Design of a Challenging Prosthetic Fitting Process and Rehabilitation Training Program to Achieve Functionality in a Complex Quadruple Amputee

Author(s): Raquel Madroñero-Mariscal, Natalia Palmero-Valdez, Emilio González-Parra, Raúl Ramos Izquierdo, Ricardo Marcelino, María Pérez-Cuesta Llaneras, Barbara Nasarre, Almudena Fernández-Bravo Rueda, Elisa López-Dolado and Danielle H Melton

Purpose: Despite the increase in the technological prosthetics development, there is no consensus to decide the best fit for amputees. The aim of the present case report is creating a comprehensive guide to choose the best prosthetic option for a quadruple amputee, focusing on the prosthetic fitting process and rehabilitation.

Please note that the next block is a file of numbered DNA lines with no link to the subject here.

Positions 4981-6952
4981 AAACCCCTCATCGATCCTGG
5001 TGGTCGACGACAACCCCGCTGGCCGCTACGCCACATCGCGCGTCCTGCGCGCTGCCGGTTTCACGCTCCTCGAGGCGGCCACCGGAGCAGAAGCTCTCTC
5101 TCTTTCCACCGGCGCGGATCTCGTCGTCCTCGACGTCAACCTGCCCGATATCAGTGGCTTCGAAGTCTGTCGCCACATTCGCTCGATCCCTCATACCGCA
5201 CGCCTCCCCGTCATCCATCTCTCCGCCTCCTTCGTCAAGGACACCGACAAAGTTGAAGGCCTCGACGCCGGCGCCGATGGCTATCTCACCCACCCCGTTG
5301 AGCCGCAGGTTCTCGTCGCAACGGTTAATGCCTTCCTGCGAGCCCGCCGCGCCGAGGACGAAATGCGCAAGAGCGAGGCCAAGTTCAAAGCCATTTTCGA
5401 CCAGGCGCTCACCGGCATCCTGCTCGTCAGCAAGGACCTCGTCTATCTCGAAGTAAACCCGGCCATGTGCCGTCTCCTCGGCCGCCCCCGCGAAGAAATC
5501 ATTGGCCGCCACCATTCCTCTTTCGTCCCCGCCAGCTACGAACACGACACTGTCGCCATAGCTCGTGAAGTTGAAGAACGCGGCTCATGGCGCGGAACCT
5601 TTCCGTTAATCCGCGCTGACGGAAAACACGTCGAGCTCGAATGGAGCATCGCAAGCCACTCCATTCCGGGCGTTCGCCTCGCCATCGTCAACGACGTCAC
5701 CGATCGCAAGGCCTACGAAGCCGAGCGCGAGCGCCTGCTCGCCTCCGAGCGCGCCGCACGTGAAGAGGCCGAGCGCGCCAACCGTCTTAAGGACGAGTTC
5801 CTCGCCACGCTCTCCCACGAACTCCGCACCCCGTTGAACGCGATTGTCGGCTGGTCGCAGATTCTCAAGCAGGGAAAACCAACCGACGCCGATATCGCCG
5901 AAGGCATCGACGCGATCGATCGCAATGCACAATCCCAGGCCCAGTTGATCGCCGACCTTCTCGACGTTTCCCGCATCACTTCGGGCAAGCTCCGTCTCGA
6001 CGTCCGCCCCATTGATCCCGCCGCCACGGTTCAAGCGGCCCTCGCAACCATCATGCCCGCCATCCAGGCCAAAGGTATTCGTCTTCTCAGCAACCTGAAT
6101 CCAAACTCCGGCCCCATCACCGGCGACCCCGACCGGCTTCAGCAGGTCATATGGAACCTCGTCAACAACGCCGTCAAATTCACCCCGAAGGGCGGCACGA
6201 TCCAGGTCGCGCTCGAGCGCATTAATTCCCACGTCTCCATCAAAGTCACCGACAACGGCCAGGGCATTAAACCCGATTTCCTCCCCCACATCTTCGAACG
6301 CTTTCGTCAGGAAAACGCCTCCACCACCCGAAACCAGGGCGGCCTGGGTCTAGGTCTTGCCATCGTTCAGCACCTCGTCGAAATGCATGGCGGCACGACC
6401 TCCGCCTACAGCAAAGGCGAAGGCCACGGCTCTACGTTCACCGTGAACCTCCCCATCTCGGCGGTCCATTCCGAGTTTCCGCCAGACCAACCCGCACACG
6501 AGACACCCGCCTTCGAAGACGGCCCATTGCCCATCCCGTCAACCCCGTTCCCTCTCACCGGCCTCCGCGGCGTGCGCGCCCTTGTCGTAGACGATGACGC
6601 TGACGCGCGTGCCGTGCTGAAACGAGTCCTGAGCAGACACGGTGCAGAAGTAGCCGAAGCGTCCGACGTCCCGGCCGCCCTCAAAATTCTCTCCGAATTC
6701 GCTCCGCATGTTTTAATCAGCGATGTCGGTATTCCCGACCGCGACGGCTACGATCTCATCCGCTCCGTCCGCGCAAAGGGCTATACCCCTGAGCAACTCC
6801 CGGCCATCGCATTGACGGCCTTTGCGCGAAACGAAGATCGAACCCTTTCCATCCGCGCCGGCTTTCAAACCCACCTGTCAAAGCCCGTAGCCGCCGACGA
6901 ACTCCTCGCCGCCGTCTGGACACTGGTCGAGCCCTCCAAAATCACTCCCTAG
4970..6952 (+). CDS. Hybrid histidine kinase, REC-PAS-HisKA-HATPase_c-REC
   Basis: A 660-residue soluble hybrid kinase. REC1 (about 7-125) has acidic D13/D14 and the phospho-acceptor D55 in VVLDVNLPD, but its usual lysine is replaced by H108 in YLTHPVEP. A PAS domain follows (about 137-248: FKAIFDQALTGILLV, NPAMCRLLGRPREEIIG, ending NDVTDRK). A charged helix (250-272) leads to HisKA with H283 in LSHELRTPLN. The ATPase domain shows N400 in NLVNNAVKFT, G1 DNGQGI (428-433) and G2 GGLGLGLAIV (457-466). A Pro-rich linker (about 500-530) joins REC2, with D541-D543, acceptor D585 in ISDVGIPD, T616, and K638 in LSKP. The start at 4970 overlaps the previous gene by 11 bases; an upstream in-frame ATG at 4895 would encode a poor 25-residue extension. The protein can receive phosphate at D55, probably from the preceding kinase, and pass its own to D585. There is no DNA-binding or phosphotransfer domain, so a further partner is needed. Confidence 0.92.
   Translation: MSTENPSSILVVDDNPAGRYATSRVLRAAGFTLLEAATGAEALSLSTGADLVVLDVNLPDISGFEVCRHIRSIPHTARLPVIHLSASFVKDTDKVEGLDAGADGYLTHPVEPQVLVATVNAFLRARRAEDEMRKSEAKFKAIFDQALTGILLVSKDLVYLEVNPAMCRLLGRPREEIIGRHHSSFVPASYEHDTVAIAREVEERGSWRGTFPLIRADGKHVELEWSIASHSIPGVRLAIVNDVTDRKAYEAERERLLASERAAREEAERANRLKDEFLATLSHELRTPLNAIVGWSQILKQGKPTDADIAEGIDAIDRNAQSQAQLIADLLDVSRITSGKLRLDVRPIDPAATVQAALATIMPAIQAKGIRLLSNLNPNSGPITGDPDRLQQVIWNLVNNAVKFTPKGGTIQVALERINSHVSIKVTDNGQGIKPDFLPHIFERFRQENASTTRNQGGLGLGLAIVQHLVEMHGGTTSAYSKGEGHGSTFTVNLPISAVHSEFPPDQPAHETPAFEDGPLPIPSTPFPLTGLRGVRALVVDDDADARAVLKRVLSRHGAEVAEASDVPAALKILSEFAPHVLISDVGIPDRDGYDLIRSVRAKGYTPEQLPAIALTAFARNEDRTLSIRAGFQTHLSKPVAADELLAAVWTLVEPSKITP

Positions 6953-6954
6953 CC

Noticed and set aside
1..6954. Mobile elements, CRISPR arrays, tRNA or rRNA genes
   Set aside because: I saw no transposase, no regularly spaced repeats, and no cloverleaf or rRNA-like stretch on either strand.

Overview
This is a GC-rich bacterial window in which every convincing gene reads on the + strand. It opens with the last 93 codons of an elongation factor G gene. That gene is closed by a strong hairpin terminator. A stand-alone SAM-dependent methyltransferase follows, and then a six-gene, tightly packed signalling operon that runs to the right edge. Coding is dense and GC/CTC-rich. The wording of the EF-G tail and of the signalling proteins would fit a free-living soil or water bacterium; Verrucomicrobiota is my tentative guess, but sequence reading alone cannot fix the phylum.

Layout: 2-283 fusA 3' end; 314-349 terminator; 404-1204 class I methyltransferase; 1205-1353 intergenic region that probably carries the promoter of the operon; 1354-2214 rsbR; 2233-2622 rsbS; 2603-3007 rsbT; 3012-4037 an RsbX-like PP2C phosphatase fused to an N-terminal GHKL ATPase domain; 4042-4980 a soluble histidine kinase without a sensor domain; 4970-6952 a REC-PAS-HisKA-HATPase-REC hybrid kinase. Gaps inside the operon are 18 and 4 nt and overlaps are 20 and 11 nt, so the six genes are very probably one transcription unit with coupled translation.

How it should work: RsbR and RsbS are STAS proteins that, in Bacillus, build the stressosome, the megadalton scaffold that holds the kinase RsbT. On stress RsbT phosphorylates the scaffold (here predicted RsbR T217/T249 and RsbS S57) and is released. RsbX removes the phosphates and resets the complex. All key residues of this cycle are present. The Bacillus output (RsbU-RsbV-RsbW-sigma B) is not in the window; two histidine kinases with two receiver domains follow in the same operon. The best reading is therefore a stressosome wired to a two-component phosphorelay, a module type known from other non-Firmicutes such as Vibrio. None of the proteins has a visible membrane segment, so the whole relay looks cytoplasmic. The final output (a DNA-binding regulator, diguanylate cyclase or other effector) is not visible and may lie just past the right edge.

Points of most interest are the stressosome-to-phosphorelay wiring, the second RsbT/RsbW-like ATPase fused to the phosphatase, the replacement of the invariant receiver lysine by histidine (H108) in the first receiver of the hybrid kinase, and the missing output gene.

Methods: A novel TASKA terminal device for the myoelectric prosthesis for transradial right upper limb amputation was the key to do the training for activities of daily life and recover independence. The rehabilitation program was vital to achieve the objective.

Results: The prosthetic chosen options and the rehabilitation plan resulted in a useful and aesthetically acceptable option. After training, there was an improvement on PLUS-M, DASH Scale, Barthel Index and EQ-D-VAS Scale, all related to the patient wearing prostheses.

Conclusions: In order to regain this patient’s basic functions, it was important to start the training with the right upper limb. The TASKA terminal device, recently made available in Spain, has helped her with the donning and doffing of her lower limb prostheses. No prosthetic for left partial amputated hand was needed. As for the lower extremities, microprocessor knees with stance control for safety have demonstrated to be the most appropriate.

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